Welcome to the Face Recognition Research Project at Teesside University
The ability to accurately perceive and recognise the faces of others may be one of the most developed perceptual skills that humans possess. From a brief glance at a face we can usually derive its personal characteristics such as identify, gender, age and racial background. Our faces can also communicate a wide range of social information, such as an individual's emotions, what they are saying and where they are directing their attention.
Our research aims to better understand the processes that underlie our ability to recognise a face. Specifically, we are interested in exploring the role that dynamic information (e.g. bodily/facial motion, emotional expressions, speech etc.) plays in the recognition of familiar and unfamiliar faces. We aim to investigate these factors in both typical and 'face blind' populations.
Face Blindness Research and Screening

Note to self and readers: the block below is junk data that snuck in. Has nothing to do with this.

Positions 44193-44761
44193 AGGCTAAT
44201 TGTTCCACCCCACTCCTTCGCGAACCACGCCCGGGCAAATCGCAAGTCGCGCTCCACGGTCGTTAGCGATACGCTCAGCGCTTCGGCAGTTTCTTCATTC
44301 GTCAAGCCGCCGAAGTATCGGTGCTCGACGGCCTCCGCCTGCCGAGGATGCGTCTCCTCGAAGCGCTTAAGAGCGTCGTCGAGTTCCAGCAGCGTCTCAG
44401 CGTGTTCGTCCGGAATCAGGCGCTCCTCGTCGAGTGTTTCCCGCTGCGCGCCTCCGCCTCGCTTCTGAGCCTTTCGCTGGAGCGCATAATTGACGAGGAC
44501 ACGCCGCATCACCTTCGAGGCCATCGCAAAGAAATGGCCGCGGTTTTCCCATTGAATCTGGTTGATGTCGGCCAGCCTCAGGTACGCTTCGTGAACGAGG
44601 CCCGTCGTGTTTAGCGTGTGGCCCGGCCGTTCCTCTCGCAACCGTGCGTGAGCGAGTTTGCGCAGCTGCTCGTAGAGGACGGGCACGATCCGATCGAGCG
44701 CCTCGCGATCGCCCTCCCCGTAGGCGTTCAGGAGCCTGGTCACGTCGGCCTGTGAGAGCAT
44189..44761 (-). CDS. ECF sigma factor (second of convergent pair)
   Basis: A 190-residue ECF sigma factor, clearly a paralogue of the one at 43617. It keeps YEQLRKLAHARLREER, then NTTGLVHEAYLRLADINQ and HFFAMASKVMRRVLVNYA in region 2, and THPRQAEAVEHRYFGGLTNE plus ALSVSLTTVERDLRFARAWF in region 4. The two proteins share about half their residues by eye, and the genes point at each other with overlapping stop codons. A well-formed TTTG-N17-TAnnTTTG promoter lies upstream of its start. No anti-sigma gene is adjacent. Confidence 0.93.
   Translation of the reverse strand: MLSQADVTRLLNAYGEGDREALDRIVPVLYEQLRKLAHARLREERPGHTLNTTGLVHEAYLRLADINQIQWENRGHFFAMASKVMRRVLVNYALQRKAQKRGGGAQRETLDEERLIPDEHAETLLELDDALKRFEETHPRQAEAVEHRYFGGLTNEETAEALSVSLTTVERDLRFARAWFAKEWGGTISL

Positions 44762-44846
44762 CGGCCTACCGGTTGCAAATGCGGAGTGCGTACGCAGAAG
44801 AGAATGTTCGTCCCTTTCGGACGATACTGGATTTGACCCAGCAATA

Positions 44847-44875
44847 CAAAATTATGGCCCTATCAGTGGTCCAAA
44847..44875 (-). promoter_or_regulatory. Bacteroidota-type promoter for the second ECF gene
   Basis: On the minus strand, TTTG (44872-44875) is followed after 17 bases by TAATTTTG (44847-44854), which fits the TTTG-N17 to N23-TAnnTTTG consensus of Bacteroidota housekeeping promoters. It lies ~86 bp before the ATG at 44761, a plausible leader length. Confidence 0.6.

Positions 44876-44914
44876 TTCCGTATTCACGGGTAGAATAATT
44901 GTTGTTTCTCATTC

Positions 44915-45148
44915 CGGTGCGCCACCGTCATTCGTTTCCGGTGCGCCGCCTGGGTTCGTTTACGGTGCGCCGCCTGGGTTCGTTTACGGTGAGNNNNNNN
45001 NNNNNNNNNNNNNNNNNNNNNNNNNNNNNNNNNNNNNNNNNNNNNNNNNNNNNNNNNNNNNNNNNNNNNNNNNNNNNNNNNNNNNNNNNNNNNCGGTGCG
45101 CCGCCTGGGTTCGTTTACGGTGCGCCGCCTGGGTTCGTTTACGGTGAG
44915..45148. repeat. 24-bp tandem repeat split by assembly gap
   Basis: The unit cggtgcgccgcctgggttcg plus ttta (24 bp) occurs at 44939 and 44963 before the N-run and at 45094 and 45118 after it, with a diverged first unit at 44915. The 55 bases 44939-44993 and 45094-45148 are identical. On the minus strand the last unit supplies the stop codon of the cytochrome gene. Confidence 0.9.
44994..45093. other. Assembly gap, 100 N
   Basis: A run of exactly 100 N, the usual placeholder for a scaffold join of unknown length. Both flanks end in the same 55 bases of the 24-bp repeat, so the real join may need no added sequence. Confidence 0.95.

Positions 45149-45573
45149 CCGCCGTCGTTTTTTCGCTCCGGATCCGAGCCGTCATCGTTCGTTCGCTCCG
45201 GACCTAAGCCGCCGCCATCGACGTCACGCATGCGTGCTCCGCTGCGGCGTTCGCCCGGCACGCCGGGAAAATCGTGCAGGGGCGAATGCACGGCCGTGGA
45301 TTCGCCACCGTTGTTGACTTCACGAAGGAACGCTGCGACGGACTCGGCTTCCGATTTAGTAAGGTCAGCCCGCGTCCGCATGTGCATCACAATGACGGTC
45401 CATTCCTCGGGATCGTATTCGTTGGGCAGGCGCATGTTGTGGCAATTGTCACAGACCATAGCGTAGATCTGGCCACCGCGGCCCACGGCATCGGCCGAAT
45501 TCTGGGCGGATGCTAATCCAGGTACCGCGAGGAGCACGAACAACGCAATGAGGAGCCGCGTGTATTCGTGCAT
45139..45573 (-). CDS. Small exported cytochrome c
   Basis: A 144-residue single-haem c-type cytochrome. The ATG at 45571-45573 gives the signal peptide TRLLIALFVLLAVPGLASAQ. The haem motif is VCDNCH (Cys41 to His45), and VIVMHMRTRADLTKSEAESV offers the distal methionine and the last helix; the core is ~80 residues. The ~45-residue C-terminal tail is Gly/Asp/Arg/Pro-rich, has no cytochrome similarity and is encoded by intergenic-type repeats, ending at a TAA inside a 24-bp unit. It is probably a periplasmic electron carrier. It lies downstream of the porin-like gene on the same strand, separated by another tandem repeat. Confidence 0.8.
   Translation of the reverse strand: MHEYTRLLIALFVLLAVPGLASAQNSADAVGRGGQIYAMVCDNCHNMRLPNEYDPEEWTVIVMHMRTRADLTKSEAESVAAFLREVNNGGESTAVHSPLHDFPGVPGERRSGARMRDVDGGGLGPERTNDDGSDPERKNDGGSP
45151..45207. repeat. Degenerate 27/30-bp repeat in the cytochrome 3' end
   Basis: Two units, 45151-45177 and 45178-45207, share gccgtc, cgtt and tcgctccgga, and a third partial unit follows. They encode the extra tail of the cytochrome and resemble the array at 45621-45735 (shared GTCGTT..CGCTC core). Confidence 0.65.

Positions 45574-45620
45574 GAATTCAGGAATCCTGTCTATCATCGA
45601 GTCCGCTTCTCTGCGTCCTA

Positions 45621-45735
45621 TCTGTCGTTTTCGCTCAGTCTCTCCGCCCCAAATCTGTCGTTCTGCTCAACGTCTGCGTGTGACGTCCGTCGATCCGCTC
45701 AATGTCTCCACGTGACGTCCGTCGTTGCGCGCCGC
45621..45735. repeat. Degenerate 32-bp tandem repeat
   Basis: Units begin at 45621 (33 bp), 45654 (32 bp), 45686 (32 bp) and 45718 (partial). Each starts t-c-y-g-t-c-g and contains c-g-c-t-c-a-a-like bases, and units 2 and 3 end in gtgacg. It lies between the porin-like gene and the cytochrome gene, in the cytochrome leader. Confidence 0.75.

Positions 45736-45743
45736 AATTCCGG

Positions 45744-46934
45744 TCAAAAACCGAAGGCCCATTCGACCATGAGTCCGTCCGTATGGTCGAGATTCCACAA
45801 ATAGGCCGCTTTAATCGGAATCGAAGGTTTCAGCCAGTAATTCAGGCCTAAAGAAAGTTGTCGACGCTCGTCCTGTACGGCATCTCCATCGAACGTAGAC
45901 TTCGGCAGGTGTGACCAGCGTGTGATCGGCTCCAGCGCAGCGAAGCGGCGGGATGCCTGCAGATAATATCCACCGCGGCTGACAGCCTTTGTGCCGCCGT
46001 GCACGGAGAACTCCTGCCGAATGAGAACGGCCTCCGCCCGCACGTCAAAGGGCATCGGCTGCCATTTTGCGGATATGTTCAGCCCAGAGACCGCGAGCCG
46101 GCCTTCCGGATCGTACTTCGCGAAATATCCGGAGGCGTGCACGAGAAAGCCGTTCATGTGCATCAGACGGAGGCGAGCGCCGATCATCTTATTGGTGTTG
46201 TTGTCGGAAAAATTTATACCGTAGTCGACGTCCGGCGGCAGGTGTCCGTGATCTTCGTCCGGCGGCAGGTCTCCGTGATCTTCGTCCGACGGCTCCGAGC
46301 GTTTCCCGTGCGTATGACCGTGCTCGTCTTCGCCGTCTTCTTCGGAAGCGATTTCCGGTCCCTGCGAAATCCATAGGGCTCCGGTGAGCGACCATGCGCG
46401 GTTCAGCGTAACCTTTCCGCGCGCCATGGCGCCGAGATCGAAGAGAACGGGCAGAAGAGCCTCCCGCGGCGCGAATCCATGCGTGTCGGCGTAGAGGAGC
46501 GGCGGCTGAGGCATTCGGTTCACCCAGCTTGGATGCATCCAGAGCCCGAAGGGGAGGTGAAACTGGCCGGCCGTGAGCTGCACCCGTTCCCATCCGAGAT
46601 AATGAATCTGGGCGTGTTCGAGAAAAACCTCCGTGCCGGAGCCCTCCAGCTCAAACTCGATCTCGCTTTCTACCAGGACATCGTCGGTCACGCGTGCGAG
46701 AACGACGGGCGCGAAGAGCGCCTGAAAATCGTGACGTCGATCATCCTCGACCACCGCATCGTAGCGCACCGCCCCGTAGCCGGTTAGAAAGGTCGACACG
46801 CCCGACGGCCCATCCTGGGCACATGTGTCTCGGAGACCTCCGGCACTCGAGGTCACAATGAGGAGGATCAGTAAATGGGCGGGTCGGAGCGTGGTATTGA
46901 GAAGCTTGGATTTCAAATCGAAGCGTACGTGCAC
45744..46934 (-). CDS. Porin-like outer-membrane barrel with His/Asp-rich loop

We are currently looking to identify a group of people who have developmental prosopagnosia (also known as face blindness) who might be willing to participate in a study exploring the role of motion in face learning and recognition. Individuals who wish to take part in our research will be asked to undergo a thorough screening process, designed to identify those people who fit the profile for developmental prosopagnosia.
Further information about prosopagnosia and the face blindness screening process can be found using the links at the top of this page. If you have any questions please contact Dr Natalie Butcher (N.Butcher@tees.ac.uk).